Want a great island break from Indonesian city life? Put Karimunjawa on your Indonesian bucket list right now! We spent 5 days here after visiting Halef’s family in Bandung and we discovered that there are so many awesome things to do in Karimunjawa that we had trouble narrowing it down to just our top 10.
If you haven’t heard of Karimunjawa (or Karimun Jawa or Karimun Java) then you’re not alone. The vast majority of people who visit Indonesia come for the beaches and partying on Bali. But we think you really should consider this group of islands off the northern coast of Java.
Where is Karimunjawa anyway?
Karimunjawa is an archipelago about 80 kilometers north of Jepara in Central Java. It’s most well-known for the Karimunjawa National Park – a marine conservation area that just happened to be the main reason we went there.
Karimunjawa National Park is famous for mangrove forests, beaches, and coral reefs. To get here, you can either fly (on Friday, Sunday, or Monday) or take the Karimunjawa Ferry from Jepara.
10 best things to do in Karimunjawa
The best reason to visit Karimunjawa, at least for us, was to just get away from the city – specifically the traffic in Bandung, where we happened to be at the time we decided to go. But there are a lot more reasons to visit than just get away from the craziness of the city.
In our opinion, these are some of the best things to do in Karimunjawa:
1. Kemojan Mangrove Forest
Did you know that Indonesia is the home to 25% of all the world’s mangroves? One-quarter! That’s insane! Mangroves are often called the nurseries of the ocean because a lot of fish species come to them to lay their eggs.
They also protect delicate ecosystems from storm surges.
Here you can walk along a huge boardwalk through a mangrove forest. These boardwalks go deep into the mangrove forests which span over 200 hectares.
The boardwalk route is about 2 kilometers, so be sure to have water with you when you do it. In addition to that, if it’s wet, the boardwalk can be slippery. Wear good shoes. Flip-flops don’t fit the bill.
I was wearing flip flops. Trust me on that one!
Mosquitoes in the mangrove forest: Yes, you’ll probably notice the mosquitoes here, so be sure to apply mosquito repellant before you go. We always recommend one with a high DEET content, like this at 40%. By the way, studies show that after 30%, it doesn’t get much better anyway. So if you find one for 30%+, you’re good.
2. Bukit Love
OK, we admit that this is a
bit of a tourist trap. I’m not sure if I would put much effort into going to Bukit Love if I didn’t have to. That said, (Bukit) Love Hill is one of the most popular things to do here. And it’s the most popular Instagram site in Karimunjawa.
If you need a better reason to visit Bukit Love, come during the early evening. Love Hill in Karimunjawa offers the perfect vantage point to catch a view of an equally perfect sunset.
It’s only Rp. 10,000 to enter, so why not? At least get that shameless selfie.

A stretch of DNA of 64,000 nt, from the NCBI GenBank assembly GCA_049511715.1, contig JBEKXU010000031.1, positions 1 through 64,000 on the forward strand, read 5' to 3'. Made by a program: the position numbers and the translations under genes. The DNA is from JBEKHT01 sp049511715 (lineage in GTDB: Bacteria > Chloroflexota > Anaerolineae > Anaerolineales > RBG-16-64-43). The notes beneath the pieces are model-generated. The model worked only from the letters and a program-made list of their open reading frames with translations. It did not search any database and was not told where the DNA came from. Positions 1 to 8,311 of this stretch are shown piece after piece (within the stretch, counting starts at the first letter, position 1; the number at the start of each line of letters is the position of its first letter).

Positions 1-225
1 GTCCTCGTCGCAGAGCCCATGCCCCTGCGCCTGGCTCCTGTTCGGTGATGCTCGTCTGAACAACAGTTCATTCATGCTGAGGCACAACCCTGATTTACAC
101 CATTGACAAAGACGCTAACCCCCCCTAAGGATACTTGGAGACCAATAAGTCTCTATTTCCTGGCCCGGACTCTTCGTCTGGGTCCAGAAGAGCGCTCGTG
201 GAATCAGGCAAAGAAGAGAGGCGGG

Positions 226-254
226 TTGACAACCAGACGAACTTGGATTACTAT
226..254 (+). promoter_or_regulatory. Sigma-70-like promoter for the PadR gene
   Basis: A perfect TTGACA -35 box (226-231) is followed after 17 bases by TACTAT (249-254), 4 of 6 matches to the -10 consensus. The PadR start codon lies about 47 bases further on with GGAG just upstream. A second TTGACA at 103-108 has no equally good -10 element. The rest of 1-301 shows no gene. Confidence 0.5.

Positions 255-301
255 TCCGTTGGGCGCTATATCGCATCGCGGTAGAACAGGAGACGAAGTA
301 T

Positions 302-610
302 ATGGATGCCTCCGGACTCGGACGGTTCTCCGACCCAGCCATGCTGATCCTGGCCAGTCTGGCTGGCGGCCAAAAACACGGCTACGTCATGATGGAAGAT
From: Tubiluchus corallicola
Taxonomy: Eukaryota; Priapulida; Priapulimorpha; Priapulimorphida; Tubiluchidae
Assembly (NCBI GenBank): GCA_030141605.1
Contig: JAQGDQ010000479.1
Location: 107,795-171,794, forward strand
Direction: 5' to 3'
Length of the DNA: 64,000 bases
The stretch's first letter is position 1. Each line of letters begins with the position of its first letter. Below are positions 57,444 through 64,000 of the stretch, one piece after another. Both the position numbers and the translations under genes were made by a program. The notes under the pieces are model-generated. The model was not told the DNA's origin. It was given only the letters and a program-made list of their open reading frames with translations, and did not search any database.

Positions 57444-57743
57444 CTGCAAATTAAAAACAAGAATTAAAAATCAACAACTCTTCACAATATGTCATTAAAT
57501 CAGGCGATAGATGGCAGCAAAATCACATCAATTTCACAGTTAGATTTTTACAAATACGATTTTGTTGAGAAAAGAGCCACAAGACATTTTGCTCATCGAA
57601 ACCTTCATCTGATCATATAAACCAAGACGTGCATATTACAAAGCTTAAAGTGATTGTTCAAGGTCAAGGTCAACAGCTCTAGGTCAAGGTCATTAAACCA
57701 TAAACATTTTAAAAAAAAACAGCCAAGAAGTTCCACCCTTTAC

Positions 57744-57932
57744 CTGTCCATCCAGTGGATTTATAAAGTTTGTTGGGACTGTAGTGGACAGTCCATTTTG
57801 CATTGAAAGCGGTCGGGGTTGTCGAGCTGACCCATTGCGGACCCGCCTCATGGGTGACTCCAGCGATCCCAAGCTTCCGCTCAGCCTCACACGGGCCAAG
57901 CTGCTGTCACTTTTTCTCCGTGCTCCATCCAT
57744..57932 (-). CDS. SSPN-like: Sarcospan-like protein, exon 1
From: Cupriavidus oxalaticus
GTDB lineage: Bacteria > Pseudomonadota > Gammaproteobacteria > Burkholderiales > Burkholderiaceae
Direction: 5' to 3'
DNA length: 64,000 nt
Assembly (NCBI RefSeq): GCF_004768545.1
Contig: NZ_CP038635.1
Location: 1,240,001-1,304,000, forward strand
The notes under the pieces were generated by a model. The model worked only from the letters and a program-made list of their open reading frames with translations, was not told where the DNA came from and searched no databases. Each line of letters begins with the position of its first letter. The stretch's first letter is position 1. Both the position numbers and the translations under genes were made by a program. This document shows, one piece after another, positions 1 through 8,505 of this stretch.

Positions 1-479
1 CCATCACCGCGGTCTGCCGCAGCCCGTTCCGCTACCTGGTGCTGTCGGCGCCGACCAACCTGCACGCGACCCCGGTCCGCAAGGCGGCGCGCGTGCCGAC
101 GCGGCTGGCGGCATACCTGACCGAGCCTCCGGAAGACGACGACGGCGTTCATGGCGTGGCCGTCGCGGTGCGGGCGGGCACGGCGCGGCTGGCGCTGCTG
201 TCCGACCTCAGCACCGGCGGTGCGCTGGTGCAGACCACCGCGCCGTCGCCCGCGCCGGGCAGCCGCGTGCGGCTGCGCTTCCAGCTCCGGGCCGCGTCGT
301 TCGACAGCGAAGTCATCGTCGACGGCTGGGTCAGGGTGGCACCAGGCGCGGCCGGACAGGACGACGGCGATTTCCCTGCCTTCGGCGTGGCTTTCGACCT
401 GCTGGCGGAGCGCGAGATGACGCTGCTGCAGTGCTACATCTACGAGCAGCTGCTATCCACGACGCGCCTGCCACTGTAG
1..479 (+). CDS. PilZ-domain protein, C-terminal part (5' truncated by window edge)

And even if you don’t care about sunset photos or selfies, you’re covered. Bukit Love has a bar and restaurant, so relax with a beer or coffee while everyone else takes their selfies!
3. Karimunjawa Square / Alon-Alon Night Market
If you’re a fan of fresh seafood, then Alon-Alon is one of the best things to do in Karimunjawa at night. There are over a dozen stalls at the Karimunjawa Alon-Alon Night Market. They open up at around 6 pm and they sell everything from grilled fresh fish to grilled corn and sate ayam to pisang goreng (deep-fried bananas in batter).
Our favorite stall was that of a man on the corner making sate ayam. We were here for a few days and I went there three times – so good!
There are very few tables here though. Buy your food and sit on a mat in the field and eat with everyone else! Or sit at one of the tables by the stalls. You’ll take off your shoes and sit on the ground. This way of eating is called lesehan.
There is a small downside. Sometimes the grills get quite smoky. You might end up smelling of grilled fish smoke by the end of the night if you stay here too long.
Nothing a quick shower and a change of clothing can’t fix though.
Before you go: Here’s a quick introduction to Indonesian food!
4. Scuba diving in Karimunjawa
Not gonna lie. If there’s scuba diving to be done anywhere in the world, even if it’s mediocre, I’m probably going to do it. Fortunately, mediocre doesn’t describe scuba diving in Karimunjawa.
What I loved most about the scuba diving in Karimunjawa is how healthy the corals are. You probably won’t see many big animals here, but you’ll see very colorful coral, plentiful schooling fish, and several varieties of nudibranchs.
We did three great dives in Karimunjawa with Salma Dive Center. They were great. Not only that, but the owner (well, we think he was the owner) is a member of the Coast Guard and one of the people who makes decisions on ferry schedules. He can help you with the unpredictable ferry in Karimunjawa.
5. Snorkeling in Karimunjawa
If scuba diving is not your thing – or if you just haven’t taken the time to get certified – the second-best way to see Karimunjawa underwater is with a mask and a snorkel. Karimunjawa has some of the best snorkeling in Indonesia. In many areas, corals sit just 3 or 4 meters beneath the surface, making the coral reefs here very accessible to snorkelers.
Remember, look but don’t touch. Prolonged exposure to human skin can kill a coral and some of the more sensitive ones can die on contact.
Sunscreen and snorkeling: Obviously, you don’t want to be as red as a lobster after a day in the water. One of the downsides of many sunscreens is that they contain ingredients that kill coral systems. Be sure to wear what’s called “reef-safe” sunscreen. We use Burnout Ocean-tested sunscreen and recommend it to everyone.
6. Island hopping and beaches
I admit that, initially, I wasn’t excited about this. Island-hopping sounds like an overly touristy thing to do and I just wasn’t looking forward to it. But after island-hopping in Karimunjawa, I can understand why so many tourists recommend it!
Karimunjawa is home to plenty of nearby islands, so there’s a lot to hop!